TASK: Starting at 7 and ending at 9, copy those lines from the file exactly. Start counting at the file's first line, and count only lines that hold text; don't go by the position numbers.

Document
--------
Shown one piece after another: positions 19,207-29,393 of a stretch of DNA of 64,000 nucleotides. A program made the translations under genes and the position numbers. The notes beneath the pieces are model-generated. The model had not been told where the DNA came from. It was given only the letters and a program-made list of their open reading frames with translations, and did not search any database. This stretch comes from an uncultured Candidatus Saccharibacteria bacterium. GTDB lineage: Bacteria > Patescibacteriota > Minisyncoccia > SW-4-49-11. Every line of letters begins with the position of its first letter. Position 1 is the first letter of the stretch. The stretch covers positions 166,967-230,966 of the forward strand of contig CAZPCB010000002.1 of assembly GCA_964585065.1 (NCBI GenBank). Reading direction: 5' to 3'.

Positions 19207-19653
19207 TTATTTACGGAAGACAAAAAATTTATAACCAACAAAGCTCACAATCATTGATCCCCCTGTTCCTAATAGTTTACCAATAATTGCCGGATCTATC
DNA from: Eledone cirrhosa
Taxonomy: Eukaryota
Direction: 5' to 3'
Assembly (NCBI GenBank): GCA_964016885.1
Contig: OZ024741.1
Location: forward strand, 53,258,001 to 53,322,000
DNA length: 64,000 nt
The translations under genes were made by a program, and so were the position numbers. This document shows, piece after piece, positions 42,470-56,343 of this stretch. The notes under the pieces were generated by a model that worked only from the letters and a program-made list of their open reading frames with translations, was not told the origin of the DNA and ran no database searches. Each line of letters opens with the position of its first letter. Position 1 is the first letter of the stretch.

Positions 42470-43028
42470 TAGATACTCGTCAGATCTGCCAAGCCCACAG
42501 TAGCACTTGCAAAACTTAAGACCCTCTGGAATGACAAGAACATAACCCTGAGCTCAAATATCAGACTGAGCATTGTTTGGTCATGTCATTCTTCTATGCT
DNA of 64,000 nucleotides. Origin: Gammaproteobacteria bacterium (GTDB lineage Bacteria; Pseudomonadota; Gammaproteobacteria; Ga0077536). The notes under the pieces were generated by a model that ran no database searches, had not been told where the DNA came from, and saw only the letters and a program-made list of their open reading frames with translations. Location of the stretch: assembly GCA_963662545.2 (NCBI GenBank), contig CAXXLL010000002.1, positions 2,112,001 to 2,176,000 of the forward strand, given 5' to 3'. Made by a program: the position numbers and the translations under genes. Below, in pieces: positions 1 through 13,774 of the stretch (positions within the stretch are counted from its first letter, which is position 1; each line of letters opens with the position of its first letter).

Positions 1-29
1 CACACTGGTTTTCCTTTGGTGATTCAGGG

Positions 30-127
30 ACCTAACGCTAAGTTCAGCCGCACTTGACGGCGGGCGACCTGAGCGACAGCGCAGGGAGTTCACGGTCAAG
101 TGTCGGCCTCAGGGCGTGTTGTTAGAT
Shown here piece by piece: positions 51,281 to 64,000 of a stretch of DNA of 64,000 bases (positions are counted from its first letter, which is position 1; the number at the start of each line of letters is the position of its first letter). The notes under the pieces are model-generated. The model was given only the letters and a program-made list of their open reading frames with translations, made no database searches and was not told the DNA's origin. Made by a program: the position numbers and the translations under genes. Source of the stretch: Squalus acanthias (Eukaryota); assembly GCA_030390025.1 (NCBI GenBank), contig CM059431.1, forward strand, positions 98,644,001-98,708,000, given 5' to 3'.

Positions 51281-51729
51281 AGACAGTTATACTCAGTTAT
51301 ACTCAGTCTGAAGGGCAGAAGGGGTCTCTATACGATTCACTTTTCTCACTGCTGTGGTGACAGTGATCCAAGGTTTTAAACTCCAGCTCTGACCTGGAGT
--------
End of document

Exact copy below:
Assembly (NCBI GenBank): GCA_964016885.1
Contig: OZ024741.1
Location: forward strand, 53,258,001 to 53,322,000